Peace Treaty with Germany
An Interesting page (978) in the diary of the 2nd Battalion Machine Gun Corps in event of Germany not signing The Peace Treaty.
Peace Terms - "A great amount of paper has already been issued re proposed move forward in event of Germans not signing the Peace Terms. This Battalion will move by road to Worringen 1st night and take up billets in Riehl Barracks Cologne, garrisoning that town and guarding main bridges". 24th May 1919, message ( verbal) from Division, to effect that no move was likely before 27th May 1919. Link: http://talk.operationwardiary.org/#/subjects/AWD0003a8y
On page (979) Message from Division no move would take place before 27 May 1919. Move again cancelled until 30th May 1919. http://talk.operationwardiary.org/#/subjects/AWD00039vy P.S. They moved to Cologne on 19th June 1919.
On 29th June 1919 left Cologne and were back in Evinghoven on the 30 June 1919.
The Paris Peace Conference was the meeting of the Allied victors, following the end of World War I to set the peace terms for the defeated Central Powers following the armistices of 1918. It took place in Paris during 1919 and involved diplomats from more than 32 countries and nationalities.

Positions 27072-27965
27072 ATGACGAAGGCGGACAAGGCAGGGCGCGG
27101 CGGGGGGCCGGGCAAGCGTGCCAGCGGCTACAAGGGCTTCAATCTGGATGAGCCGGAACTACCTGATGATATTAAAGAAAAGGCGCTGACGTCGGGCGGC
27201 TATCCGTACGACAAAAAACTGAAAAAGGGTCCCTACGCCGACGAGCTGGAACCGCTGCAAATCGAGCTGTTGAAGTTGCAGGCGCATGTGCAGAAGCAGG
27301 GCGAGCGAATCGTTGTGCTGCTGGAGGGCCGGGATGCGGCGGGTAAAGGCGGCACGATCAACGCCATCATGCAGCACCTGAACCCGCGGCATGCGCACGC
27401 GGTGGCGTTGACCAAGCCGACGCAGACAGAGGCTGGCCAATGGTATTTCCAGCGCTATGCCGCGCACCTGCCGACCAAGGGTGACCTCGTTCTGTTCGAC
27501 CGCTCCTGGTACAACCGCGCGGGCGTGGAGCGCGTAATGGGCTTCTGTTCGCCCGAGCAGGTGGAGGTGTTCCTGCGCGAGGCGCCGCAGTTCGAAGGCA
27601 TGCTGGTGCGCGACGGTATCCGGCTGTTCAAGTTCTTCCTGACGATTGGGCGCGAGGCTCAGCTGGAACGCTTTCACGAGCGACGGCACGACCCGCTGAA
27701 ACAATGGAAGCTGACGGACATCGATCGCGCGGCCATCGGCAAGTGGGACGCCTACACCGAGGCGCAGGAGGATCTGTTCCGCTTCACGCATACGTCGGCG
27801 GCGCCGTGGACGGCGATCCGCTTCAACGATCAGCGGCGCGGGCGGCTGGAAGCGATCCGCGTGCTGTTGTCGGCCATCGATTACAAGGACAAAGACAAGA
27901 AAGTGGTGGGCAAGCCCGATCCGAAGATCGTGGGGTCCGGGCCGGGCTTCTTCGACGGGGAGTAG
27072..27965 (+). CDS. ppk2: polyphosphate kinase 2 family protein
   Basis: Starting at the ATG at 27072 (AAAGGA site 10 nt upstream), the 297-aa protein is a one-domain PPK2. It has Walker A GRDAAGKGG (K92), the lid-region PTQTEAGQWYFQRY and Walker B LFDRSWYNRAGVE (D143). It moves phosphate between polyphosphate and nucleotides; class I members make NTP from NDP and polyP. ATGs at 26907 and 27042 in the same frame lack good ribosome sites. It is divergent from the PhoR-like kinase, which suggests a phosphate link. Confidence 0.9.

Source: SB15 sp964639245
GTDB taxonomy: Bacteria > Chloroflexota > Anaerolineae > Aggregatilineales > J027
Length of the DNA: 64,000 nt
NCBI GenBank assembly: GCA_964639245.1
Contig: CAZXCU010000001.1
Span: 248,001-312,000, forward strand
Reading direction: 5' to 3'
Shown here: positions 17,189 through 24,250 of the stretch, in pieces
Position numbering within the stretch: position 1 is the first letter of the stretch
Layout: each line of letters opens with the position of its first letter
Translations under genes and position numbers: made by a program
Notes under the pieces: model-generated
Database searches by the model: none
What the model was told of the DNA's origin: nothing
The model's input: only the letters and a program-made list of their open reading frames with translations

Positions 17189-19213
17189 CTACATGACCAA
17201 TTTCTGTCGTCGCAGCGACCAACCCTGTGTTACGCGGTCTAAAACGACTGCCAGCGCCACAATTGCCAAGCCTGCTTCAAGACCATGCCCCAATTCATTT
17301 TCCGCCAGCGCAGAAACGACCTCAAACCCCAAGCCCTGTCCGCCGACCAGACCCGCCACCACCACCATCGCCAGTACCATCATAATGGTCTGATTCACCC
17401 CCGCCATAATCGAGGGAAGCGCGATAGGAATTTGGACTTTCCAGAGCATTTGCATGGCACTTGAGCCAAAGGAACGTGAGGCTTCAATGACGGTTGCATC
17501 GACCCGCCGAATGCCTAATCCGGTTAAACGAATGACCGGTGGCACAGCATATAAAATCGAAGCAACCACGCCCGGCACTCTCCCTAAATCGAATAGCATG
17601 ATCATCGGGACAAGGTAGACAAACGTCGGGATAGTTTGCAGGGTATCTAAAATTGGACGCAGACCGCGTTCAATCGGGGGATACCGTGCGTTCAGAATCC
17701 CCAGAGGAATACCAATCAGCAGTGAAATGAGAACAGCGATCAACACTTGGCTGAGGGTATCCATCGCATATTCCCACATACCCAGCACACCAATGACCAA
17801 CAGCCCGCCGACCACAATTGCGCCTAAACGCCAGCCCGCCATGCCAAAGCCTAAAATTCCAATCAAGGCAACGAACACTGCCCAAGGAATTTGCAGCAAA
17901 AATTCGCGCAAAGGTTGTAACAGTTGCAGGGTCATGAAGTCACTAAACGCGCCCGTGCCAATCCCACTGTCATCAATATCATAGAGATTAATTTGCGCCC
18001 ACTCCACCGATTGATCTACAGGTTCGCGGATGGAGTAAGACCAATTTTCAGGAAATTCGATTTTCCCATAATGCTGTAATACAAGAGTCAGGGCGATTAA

Interesting Article regarding WORLD WAR I: TREATIES AND REPARATIONS
Including a section on War Guilt Clause i.e. “Perhaps the most humiliating portion of the treaty for the defeated Germany was Article 231, commonly known as the "War Guilt Clause," which forced Germany to accept complete responsibility for initiating World War I. As such Germany was liable for all material damages, and France's premier Georges Clemenceau particularly insisted on imposing enormous reparation payments. Aware that Germany would probably not be able to pay such a towering debt, Clemenceau and the French nevertheless greatly feared rapid German recovery and a new war against France. Hence, the French sought in the post-war treaty system to limit Germany's efforts to regain its economic superiority and to rearm”.
World War 1 – Treaties and Reparations: Link: http://www.ushmm.org/wlc/en/article.php?ModuleId=10007428
by ral104 moderator, scientist
Thanks, Marie. It's fascinating to see how events unfolded at the time, isn't it? Of course, we all know what eventually happened, but to see the lack of certainty around key historical events from the people living through them makes them feel much more real to me.
by David_Underdown moderator
The most dramatic event arising out of the uncertainty as to whether the treaty would actually be accepted or not was the remaining German High Seas Fleet, by then interned in the Royal Navy anchorage at Scapa Flow, scuttling en masse on 21 June 1919 (pretty much as the treaty had originally been expected to be signed) https://en.wikipedia.org/wiki/Scuttling_of_the_German_fleet_in_Scapa_Flow